Data transfer


The transfer of data from or to the Discoverer login node is viewed in this document as a procedure for downloading or uploading files containing data required or generated by the hosted projects.

Important information regarding the file transfer speed

The Discoverer Petascale Supercomputer is connected to the Internet through two independent high-speed fibre optic lines. The theoretical maximum upload/download speed from or to Discoverer login node can reach peaks of about 5-6 Gbps. Nonetheless, it is important to take note that the actual speed may fluctuate due to factors that are beyond the purview and scope of the Discoverer network operation team’s control. For instance, it is possible that your local internet connection is extensively utilized, resulting in slowing down the file transfers initiated by your computer system over the Internet. It might slow down your file transfers even if your local connectivity to the Internet is not utilized, if too many people transfer files at once from or to the Discoverer login node.

Rsync as a preferred tool for file transfer


Rsync is a file transfer manager, native to most Linux distributions, UNIX, and macOS. It was originally developed by the Samba project to facilitate enhanced file/folder transfer based on synchronization of file lists. Rsync has the capability to maintain a comprehensive list of files by exclusively transferring the latest versions of the listed files. It lets you choose whether to use a remote shell as a pipe for file transfer. There is a setting that can control the speed of the file transfers.


Rsync is available for Linux, UNIX, and macOS only. If you intend to run Rsync under Microsoft Windows, the easiest way is to install cwRsync:

An alternative method to bring Rsync functionality to Windows is to install your favourable Linux distribution on Windows using WSL:

or VirtualBox:

and then install the package rsync on the running Linux distribution.


In case you do not want to install and use Rsync, try WinSCP:


Since Rsync uses SSH to pipe over the file transfer from/to the Discoverer login node, a VPN tunnel to the Discoverer IP network has to be set up and running. Those of the users, whose computer systems are directly connected to the networks of the Bulgarian academic organizations, do not need to establish a VPN tunnel (see doc:ssh_logging_in_bg_acad).

Common cases

  • Content synchronisation

Transferring the content of a folder from the Discoverer login node onto the local disk:

rsync -e "ssh" -varl --progress --append ~/

rsync -e "ssh -p 2222" -varl --progress --append ~/

Transferring the content of a folder from the local disk onto the Discoverer login node:

rsync -e "ssh" -vrtl --progress --append ~/folder

rsync -e "ssh -p 2222" -vrtl --progress --append ~/folder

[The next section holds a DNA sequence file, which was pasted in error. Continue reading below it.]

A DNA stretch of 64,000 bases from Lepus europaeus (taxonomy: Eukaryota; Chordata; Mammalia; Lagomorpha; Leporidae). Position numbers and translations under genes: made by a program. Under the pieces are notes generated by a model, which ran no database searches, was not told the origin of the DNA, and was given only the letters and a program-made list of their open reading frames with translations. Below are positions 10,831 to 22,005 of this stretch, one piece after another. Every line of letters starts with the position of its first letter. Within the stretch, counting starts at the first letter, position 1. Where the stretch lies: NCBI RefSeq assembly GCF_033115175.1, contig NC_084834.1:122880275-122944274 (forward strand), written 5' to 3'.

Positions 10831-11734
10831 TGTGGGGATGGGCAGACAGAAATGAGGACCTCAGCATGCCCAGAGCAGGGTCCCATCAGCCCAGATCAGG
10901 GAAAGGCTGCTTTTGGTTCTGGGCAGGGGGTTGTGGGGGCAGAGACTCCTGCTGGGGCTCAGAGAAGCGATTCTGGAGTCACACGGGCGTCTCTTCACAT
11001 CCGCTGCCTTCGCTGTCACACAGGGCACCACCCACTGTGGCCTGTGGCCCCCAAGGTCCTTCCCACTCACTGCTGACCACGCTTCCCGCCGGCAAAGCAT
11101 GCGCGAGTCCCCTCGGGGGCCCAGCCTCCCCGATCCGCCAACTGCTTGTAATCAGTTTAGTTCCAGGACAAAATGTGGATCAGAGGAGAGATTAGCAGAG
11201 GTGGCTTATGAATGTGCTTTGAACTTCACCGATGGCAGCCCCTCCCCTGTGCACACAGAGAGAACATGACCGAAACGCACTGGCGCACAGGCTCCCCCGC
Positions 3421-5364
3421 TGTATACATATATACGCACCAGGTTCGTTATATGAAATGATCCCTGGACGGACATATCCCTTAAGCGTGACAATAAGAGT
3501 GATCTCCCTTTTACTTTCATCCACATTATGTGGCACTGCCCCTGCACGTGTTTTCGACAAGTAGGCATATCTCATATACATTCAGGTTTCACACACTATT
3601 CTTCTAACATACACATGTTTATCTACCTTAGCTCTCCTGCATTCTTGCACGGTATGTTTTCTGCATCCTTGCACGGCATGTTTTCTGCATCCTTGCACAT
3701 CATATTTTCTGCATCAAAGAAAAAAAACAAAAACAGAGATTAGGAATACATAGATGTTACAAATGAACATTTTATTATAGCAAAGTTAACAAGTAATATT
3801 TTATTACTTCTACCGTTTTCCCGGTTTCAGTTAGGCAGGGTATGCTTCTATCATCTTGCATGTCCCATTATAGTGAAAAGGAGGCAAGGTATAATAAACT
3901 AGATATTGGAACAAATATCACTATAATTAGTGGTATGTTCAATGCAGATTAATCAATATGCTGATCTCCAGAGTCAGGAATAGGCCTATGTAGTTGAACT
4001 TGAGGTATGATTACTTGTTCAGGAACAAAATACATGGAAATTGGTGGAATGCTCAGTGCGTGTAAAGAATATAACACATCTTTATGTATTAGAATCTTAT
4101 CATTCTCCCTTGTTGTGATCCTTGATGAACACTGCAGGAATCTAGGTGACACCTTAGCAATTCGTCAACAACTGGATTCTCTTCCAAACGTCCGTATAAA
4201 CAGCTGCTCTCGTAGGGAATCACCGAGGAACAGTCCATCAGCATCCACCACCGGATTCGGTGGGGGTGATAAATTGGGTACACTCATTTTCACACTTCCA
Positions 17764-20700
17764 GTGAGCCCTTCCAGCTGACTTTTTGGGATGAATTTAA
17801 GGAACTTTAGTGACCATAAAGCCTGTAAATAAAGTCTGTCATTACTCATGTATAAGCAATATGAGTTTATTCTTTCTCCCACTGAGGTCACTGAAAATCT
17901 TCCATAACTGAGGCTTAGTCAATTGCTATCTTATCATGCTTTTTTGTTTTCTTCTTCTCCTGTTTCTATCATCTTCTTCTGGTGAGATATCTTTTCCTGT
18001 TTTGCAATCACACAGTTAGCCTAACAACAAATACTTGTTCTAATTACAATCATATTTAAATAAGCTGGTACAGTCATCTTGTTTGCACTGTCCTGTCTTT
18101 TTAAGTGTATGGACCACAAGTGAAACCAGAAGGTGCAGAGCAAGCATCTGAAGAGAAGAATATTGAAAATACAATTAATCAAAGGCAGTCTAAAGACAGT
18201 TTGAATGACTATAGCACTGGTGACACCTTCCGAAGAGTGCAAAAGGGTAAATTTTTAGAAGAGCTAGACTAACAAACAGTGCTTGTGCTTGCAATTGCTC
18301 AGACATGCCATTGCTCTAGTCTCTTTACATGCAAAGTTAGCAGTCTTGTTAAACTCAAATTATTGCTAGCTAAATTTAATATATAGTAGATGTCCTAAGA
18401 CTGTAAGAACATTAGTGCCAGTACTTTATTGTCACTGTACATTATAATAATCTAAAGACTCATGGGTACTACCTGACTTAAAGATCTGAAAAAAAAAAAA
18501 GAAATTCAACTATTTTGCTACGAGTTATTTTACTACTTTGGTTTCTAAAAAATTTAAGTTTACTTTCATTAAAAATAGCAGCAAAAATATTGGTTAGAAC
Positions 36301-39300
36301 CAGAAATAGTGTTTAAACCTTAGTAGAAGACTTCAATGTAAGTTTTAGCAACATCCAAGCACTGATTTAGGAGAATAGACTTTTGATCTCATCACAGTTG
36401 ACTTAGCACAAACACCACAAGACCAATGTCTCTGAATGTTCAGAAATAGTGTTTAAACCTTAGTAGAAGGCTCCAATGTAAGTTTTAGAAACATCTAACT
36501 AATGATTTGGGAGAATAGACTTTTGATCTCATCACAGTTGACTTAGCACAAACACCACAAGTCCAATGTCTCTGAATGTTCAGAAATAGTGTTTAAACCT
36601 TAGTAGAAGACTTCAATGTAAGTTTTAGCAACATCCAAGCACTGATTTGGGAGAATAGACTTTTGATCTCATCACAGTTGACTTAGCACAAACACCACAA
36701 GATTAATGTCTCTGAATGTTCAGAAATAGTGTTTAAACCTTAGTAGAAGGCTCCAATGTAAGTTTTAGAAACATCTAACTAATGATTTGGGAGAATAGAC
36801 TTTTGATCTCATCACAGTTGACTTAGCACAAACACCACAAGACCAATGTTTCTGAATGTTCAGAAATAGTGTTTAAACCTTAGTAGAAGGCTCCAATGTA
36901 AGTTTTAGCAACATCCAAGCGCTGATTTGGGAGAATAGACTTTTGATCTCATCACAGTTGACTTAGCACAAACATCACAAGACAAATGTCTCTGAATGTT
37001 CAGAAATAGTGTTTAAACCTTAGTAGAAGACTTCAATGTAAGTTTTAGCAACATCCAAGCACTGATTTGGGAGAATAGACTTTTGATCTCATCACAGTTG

• Role of the trailing slashes during synchronisation

It is essential that you consider the role of the “trailing slash” separators in the source and target paths passed to the rsync command line.

Rsync assumes that if the source or target path ends with ‘/’, then all files under that path will take part in the synchronization process, but the source directory name will not be created at the target. For instance, this command line:

rsync -e "ssh" -varl --progress --append /home/username/

will transfer all files and directories, including the hidden files, located under /discofs/username/directory/ on the Discoverer login node to the /home/username/ folder on the local system. Thus, even it can be stated that this is a 1:1 replication, the name of the source directory, namely “directory”, will not appear under /home/username/. Only the content of “directory” will be transferred. If we want the name of the source directory to appear on the target system, then the trailing slash after the source directory name has to be omitted (mind the missing trailing slash at the end of the source path):

rsync -e "ssh" -varl --progress --append /home/username/

As a result, the /discofs/username/directory, along with its content, will be transferred/synchronised to the local system (the target) as /home/username/directory.

  • Clean up the removed content during synchronisation

Whenever files or directories are removed at the source, the process should be propagated to the target at some point. To achieve that, the --delete-after option should be added to the command line that invokes rsync:

rsync -e "ssh" -varl --progress --append --delete-after /home/username/

Avoid using scp and sftp


Since scp and sftp do not provide a mechanism to resume the transfer that has been previously interrupted, we do not recommend their use for data transfer. Furthermore, they do not provide support for incremental file transfer, as opposed to what rsync does. Our support team won’t give priority to any issues with those tools.